What are the advantages of producing a digital As-built record?
At the end of a construction project, all the companies that have contributed to it must submit the As-built record to the project owner. These files should contain all the information about the building and its equipment that the client will need to manage, maintain, renovate, modify or demolish the building.
The traditionally paper-based construction sector is seeing a number of processes being modernised, including As-built records, as part of its digital transition. The challenge is innovation and progress, with the aim of becoming more efficient in the management of construction projects. This is becoming a necessity, especially to avoid having to search for key information in paper files for hours on end.
Digital technology, while needing to be organised, can be more reliable and time-efficient. Although its use tends to increase initial expenditure due to modelling costs, digital As-built records also have the advantage of reducing costs in the long run. This is especially important when we know that maintenance accounts for around 75% of the total cost of a construction project.
How to ensure a reliable and complete As-built record?
Building a robust digital As-built record can be a daunting task if the owner or contractor does not have the powerful and effective tools to do so.
Several challenges can be encountered.
- Not everyone has access to the software and knowledge of others involved in a BIM project, making collaboration difficult.
- Each participant in a BIM project has his or her own skills and knowledge, which are not always easy to share.
- Failure to share the same data from different software can result in incorrect and not always up-to-date data in real time.
To address these challenges, Onfly and BIMData.io have joined forces to ensure the production of reliable and complete As-built record deliverables. For more information on this partnership, which facilitates the exchange of models and access to BIM data, please see our press release.
Interoperability facilitated by openBIM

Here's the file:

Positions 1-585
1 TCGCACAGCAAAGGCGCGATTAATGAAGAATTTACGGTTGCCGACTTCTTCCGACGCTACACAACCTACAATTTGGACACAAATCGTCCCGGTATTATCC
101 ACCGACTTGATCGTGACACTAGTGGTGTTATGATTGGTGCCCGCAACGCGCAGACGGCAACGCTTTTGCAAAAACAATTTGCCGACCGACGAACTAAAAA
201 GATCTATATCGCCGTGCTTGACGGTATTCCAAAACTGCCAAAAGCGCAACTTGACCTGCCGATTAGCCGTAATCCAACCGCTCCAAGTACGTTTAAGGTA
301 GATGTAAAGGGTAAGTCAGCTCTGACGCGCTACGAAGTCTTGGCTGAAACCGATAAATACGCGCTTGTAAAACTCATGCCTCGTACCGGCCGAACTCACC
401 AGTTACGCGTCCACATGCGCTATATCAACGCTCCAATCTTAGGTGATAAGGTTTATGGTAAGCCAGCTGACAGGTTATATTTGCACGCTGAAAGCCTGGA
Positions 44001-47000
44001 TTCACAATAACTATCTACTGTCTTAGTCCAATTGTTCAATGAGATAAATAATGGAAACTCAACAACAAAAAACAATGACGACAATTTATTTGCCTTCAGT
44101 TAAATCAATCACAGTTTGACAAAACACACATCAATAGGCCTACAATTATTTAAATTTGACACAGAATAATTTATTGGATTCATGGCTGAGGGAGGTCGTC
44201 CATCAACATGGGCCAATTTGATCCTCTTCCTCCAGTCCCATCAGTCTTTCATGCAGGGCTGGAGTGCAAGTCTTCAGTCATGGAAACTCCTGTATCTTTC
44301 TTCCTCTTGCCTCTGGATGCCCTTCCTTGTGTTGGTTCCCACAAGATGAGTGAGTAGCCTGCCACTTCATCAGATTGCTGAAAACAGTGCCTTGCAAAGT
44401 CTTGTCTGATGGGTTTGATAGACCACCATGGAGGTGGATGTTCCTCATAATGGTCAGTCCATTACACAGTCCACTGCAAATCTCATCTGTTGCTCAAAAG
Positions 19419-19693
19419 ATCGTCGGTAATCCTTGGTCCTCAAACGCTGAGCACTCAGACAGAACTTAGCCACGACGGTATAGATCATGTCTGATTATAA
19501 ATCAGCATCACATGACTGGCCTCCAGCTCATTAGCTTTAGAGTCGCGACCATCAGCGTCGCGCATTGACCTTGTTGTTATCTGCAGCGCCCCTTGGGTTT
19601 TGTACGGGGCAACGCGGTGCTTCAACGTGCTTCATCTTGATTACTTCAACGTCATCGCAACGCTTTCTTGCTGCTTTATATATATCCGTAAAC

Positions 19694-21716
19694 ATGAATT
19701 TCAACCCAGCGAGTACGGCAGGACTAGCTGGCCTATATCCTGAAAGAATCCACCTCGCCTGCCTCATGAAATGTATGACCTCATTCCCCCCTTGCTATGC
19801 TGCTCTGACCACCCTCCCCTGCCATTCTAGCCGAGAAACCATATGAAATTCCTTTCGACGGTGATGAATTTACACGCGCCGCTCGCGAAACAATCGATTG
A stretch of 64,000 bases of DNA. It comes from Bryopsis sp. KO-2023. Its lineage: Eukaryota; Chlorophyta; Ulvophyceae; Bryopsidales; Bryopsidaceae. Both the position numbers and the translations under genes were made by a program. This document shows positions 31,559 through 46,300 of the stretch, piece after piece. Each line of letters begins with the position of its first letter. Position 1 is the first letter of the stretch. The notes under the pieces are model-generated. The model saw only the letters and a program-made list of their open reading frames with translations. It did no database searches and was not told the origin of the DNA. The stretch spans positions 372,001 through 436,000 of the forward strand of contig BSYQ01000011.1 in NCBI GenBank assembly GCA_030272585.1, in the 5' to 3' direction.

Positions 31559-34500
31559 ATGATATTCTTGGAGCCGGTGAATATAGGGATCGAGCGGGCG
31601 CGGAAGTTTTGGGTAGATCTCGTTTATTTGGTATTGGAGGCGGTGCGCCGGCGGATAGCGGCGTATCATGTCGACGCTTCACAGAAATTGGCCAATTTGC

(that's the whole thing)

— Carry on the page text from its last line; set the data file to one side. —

Interoperability between design and maintenance software is one of the keys to the digital transition of the construction world. It is essential to ensure better collaboration between all parties and data uniqueness and continuity. The IFC format meets these challenges, allowing documents to be read by all, and ensuring flexibility in the choice of the preferred technology.
BIMData.io is becoming increasingly important in IFC management. BIMData.io guarantees an integrated viewer capable of loading several tens of thousands of objects. This open source and open BIM solution centralises information and thus facilitates access for all collaborators.
To meet this need for interoperability, BIMData.io has created a connection with Onfly, a centralised BIM library solution that manages, centralises and harmonises BIM data in order to speed up design and increase team productivity.
Join Stanislas Limouzi, CEO at BIMData.io and Rui Wang, Business Development Manager Southeast Asia for Onfly at BIM&CO, on the 22nd of February for a webinar on this topic, entitled “How do you guarantee a BIM access for all ?“.
Guaranteeing continuity of information
After the As-built record has been handed over to the project manager, the building management phase begins. The BIM As-built record is a goldmine of data and information, the continuity of which is essential to ensure good maintenance – provided of course that the data is entered in the right place at the right time.
BIMData.io allows its users to connect with their model via the IFC. Once this is done, Onfly allows users to access and enrich their BIM objects. Objects put into a CAD or BIM modelling software from Onfly can be recognised directly in BIMData.io to enrich new information or facilitate the transmission of additional information that is not in the IFC.
Onfly also helps solve problems with product data or requirements that are lost in software transfers, identification, documentation, re-keying, and product data extraction.